UK-grown ethical prawns reach households

Scottish sustainable prawn farm begins deliveries to households after piloting closed-loop low waste system with local restaurants.

Sustainable British prawns from two UK prawn farms are now available for delivery in a step forward for ethical sourcing of one of the most problematic and popular seafoods.  

Based in Stirlingshire, Scotland, Great British Prawns had previously been supplying restaurants and chefs within a two-mile radius.

Now, households across the UK are able to order the farm’s saltwater prawns online, with 1kg packs (around 35-40 large king prawns), delivered in fully recyclable packaging with no polystyrene, at a cost of £40 plus delivery. Sustainable British prawns are also available for home delivery from another UK prawn farm, Flo Gro, in Lincolnshire, which uses a similar sustainable farming system. 

Great British Prawns Director, James McEuen, said: “We’re really proud of our sustainable king prawns. Great British Prawns’ approach means that we are able to offer these with the highest welfare standards and with no antibiotics or air miles – delivered direct to households across the UK.”

Sustainable prawns with low food miles are being produced in the UK. 

The farm is the UK’s first so-called ‘clean water’ farm, as it uses a recirculation system that cleans and recycles the majority of the water used by the prawns. This means it doesn’t need to add antibiotic and other chemical inputs common in overseas prawn farming and reduces its impact on the surrounding environment.

It is powered by energy from an anaerobic digester on a neighbouring dairy farm, and uses insulation and bio-filters to clean and recycle its waste, and use heat that would otherwise have been lost.

“By buying Great British Prawns, people across the UK are supporting a new and sustainable approach to seafood production,” said McEuen.

Currently, most of the UK’s king prawns are sourced frozen from farms in the Far East and Central America, travelling on average 6,000 miles and produced using methods widely condemned for their environmental practices. This includes a practice called ablation that is commonly used to pluck out the eyes of female shrimps to prolong their fertility.

UK supermarkets have been criticised for their sourcing from some overseas prawn farms after a Guardian investigation uncovered a network of modern slavery, while imported prawns have been delisted by ethical suppliers such as Cornwall-based Fish for Thought.


Leave a Reply

  1. Great news. I had heard of this in Scotland. Good to know there’s a more local one. I haven’t bought prawns for years as saw a programme about their production in Asia

  2. Disagree with this. Prawns have as much of a right to a life free from exploitation and murder. To rely on a neighbouring dairy farm, which comes with its own horrific animal exploitation and environmental impact, is also working in the wrong direction,

    Rather than trying desperately to find ways to prop up our systems of oppression to sentient beings, we should be transitioning to a completely plant-based food system. We need to help and fund farmers’ transition their animal agriculture farms to plant farms, national parks or animal sanctuaries.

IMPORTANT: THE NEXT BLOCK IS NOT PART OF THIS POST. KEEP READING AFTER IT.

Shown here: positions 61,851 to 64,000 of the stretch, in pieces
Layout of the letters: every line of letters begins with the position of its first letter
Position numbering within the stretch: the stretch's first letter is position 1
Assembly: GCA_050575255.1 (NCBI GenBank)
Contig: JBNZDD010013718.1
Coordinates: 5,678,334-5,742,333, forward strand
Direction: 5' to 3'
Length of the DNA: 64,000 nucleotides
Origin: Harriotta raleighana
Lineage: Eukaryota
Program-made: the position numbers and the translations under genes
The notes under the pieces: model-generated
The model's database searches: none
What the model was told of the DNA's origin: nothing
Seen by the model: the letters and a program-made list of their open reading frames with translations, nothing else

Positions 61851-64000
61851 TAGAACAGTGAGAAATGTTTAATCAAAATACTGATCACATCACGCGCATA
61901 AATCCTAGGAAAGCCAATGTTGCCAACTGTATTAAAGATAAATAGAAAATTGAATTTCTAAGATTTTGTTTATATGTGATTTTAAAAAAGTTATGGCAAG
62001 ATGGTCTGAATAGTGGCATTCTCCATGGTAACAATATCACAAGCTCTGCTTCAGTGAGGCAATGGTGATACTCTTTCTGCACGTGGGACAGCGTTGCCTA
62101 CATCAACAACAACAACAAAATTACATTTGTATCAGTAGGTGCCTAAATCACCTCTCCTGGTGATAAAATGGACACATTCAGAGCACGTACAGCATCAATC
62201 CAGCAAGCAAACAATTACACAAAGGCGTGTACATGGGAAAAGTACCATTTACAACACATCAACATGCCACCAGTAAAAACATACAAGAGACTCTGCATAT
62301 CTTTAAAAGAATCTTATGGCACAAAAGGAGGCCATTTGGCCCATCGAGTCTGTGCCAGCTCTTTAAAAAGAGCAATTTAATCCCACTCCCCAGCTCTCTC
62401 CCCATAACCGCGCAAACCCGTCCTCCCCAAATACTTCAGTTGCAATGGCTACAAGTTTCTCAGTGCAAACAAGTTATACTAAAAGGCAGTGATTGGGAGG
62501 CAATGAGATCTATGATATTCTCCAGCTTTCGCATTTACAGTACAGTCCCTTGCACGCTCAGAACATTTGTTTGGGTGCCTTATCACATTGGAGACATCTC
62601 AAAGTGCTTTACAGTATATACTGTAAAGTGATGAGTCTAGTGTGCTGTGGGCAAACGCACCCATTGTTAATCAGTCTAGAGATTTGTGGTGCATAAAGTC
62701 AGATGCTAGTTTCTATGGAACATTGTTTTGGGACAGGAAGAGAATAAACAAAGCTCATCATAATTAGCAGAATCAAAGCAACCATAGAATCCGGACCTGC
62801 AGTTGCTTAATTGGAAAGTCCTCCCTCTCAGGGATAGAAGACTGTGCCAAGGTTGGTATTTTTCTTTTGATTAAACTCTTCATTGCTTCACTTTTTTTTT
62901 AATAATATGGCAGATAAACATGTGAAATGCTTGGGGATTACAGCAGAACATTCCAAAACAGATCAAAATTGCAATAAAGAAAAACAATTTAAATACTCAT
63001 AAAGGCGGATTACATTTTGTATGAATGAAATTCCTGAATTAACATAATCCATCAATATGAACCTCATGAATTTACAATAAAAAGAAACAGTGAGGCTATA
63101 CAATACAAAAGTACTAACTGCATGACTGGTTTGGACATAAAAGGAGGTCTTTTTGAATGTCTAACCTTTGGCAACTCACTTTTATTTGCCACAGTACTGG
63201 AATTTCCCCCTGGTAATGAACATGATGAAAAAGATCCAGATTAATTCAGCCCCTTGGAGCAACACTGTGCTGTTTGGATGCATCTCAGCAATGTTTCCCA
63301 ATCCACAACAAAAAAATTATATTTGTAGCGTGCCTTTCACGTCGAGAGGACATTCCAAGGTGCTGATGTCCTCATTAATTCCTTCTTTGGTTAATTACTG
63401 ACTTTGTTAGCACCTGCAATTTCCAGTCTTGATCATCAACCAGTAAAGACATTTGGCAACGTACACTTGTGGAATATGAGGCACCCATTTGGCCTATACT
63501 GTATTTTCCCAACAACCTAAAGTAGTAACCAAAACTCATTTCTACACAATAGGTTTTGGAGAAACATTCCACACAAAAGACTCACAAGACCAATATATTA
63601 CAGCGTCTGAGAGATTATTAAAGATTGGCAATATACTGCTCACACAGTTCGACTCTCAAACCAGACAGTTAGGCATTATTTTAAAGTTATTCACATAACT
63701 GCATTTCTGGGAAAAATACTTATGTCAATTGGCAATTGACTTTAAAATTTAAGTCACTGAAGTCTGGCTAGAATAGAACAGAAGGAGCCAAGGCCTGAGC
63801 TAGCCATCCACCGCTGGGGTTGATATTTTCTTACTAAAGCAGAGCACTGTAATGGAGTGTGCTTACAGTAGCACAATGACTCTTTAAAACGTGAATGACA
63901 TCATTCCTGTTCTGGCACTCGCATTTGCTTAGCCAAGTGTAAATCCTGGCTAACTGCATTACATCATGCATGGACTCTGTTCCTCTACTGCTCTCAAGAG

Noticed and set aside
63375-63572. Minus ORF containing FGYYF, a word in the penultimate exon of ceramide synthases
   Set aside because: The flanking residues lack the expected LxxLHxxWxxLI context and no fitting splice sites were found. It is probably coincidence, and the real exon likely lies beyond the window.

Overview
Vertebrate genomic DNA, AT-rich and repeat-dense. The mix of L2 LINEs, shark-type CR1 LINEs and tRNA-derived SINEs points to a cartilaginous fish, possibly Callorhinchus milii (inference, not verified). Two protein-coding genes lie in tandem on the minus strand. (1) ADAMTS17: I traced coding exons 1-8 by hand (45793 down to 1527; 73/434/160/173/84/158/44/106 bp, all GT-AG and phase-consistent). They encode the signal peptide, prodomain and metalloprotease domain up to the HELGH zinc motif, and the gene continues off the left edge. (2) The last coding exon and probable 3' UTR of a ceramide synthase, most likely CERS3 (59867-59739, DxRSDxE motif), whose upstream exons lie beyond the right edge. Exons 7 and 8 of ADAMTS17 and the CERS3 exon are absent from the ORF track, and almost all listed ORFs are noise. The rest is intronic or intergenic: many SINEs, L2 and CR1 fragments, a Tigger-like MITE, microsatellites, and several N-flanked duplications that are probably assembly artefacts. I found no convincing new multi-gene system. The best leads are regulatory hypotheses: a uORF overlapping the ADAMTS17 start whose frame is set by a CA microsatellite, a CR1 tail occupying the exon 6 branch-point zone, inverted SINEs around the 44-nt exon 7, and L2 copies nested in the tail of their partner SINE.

1. Hi Alice, we contacted the farm to find this out for you, and this is their response: ‘The young prawns are fed algae which is made in house as a by-product. Other prawn feed at middle stage, is GMO free, EU and MSC approved and made from sustainably sourced fishmeal (wild and bi-catch), other alternative natural marine proteins (eg ragworm) and algae oil. Older prawns are carnivorous and are currently fed on squid – however, the team are working flat out to change this to more sustainable rag worms, which will be bred in house (again using byproducts). They use only GMP+, FEMAS & GLOBALGAP suppliers for feed.’

  3. I sort of agree with George BUT – we exploit all life forms…. if we are farming – even vegetable farming – we kill/maim/destroy untold numbers of insects and sometimes mammals. The ‘conventional’ ways of growing are horrific. Organic is far better – but still – we have that ethical quandary… ‘Have we the right to kill other beings to get our food?’
    I have come to the conclusion that all life forms are equally due respect. I also conclude that there is NO way of cruelty-free farming. A hunter/gatherer lifestyle is far more kind/logical but sadly not effective for all of us. So we can only reduce the harm – try and live in some harmony with our fellow creatures – all of whom also predate on each other….
    I think the trick is to make every type of ‘food production’ as sustainable and pain/cruelty-free as possible. – to get back to being animals – not try to be god….We have a place in the food chain – we should try and not upset the balance. Rewilding, low impact, mixed, organic, and most of all – if we grow stuff WE have to do the work – not chemicals, not machines, not factories…. It would mean most of us going back to the land – not sitting at computers….
    I don;’t know if humans would go for it – not in the west anyhow – we already import other people to do most of the hard work!!


In case you missed it

Receive the Digital Digest

Food, Farming, Fairness, every Friday.

Learn more

About us

Find out more about Wicked Leeks and our publisher, organic veg box company Riverford.

Learn more